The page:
Photo by Anne C. Savage, special to Eclectablog
Late last month, I wrote about the amazing Hamtown Farms urban farm in Hamtramck, Michigan. The farm sits on city land that had been vacant for decades. Now that the city is legally able to begin selling off their empty lots, Cathy Square, the Emergency Manager in Hamtramck has swept aside previous agreements signed by the city with regard to preserving the farm and it putting the land up for auction. This is the only “fair” way to do it, Square told me, despite the fact that the volunteers that run Hamtown Farms have put tens of thousands of dollars of improvements into city lots they occupy.
Hamtown Farms has a lot of supporters from the Hamtramck business community. Unfortunately, one of those supporters is NOT Kowalski Sausage which owns the land adjacent to Hamtown Farms. In what can only be called an utter public relations disaster — a self-inflicted public relations disaster, in fact — Kowalski Sausage is attempting to procure the land Hamtown Farms occupies to create parking lot or buffer for their commercial business.
Fortunately, Hamtown Farms is seeing a tremendous amount of support. They have created a fundraising page at indiegogo called “Save Hamtown Farms”. They have a goal of raising $10,000 in time for the auction which takes place on November 21st. So far, they have raised just over $7,500. These funds will be used in an attempt to outbid Kowalski Sausage so that they will own the land the farm sits on outright and will no longer have to grovel and beg to exist.
Hamtown Farms is truly a shining star in metropolitan Detroit’s ongoing effort to reinvent itself after the implosion of its population and the financial crises that plague cities like Hamtramck. Rather than forcing them to panhandle for funds to keep it going, the coordinators of this extraordinary space should be lauded and held aloft as an example of how people working together can make our urban areas better places to live, raise families, and own businesses. It verges on insanity that they are having to waste time and resources raising money in this way. So, please, visit their indiegogo site and make a contribution. Once they own the land themselves, they can focus on doing what they do best: creating a vibrant, nourishing greenspace in the most densely-populated city in Michigan.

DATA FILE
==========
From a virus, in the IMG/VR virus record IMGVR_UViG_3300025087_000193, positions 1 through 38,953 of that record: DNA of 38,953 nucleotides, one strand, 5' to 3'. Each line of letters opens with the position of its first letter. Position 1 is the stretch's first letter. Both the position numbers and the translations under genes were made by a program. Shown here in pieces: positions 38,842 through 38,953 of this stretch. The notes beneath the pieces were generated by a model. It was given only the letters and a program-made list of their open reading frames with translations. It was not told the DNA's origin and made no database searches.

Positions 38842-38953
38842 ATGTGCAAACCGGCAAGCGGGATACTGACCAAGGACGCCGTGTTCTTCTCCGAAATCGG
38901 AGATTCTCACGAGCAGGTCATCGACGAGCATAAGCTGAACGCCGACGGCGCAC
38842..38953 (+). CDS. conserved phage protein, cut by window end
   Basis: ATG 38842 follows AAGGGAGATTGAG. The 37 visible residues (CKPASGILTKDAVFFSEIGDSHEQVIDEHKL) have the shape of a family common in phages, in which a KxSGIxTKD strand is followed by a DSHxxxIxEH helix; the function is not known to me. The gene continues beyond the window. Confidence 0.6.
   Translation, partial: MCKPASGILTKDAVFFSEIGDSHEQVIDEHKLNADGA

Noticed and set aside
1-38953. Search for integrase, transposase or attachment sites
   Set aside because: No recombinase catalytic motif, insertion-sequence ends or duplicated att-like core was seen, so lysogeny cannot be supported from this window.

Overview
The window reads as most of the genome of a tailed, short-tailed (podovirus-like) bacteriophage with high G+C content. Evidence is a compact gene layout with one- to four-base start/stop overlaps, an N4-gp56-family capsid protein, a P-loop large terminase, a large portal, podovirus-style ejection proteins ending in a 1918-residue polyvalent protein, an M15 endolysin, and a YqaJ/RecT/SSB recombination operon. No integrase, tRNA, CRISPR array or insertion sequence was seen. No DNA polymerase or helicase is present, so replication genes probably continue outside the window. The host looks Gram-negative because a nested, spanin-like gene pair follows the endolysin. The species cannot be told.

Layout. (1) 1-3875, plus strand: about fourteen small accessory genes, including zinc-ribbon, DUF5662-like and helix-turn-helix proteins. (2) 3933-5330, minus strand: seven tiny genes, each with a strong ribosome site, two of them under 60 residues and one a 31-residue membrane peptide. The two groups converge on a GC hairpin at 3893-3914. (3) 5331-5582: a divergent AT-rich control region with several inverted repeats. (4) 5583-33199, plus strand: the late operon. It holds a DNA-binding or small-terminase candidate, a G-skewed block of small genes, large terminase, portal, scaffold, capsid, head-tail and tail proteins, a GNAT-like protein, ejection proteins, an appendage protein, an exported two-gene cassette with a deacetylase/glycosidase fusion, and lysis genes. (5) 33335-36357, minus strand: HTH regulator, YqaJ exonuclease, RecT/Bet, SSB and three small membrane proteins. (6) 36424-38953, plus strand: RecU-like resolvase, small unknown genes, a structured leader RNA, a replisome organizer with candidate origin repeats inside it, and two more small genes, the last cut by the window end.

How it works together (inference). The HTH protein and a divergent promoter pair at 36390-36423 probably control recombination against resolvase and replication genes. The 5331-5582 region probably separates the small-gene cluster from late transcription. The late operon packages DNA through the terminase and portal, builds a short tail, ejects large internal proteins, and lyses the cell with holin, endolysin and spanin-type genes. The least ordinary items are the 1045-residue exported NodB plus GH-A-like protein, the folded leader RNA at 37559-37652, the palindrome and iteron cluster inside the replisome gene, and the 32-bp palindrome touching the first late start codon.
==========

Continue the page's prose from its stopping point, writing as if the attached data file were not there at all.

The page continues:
There are a couple of other opportunities to help Hamtown Farms, as well. I spoke with Michael Davis, one of the founders of Hamtown Farms, to get an update on their progress. He told me that, in addition to the indiegogo fundraiser, the Rock City Eatery will be doing a Hamtown Farms fundraiser of their own on Wednesday, November 13t. Between 4:00-6:30 p.m. their servers will be asking if patrons would like to give three [dollars] for the farm. Patrons will be able to add a donation to their bill. There will also be a donation jug on the counter. Rock City Eatery is at 11411 Joseph Campau Avenue in Hamtramck. You can learn more at their Facebook page.
In addition to the Rock City Eatery event, on Friday, November 15th at 6:00 p.m. at the Loyal Order of Moose, there will be a $10 pasta dinner with Chef Susan’s world renowned and highly secret Sicilian sauce. The Loyal Order of Moose is located at 9421 Conant Street in Hamtramck. Click the image below for a larger version of the promotional flyer for the pasta dinner.
The auction of city lots which includes the land on which Hamtown Farms sits is on Thursday, November 21st in the 2nd Floor City Council chambers in the City Hall at 3401 Evaline Street in Hamtramck. Bidder registration starts at 10:00 a.m. and the auction starts at 11:00 a.m.
Please make a contribution to save Hamtown Farms. It’s essential that such a precious community-building, community-nourishing project be saved and encouraged.
By the way, you can keep up with the latest developments on Hamtown Farms’ future at their Facebook page.
Also, here’s a video that gives a good look at their amazing project: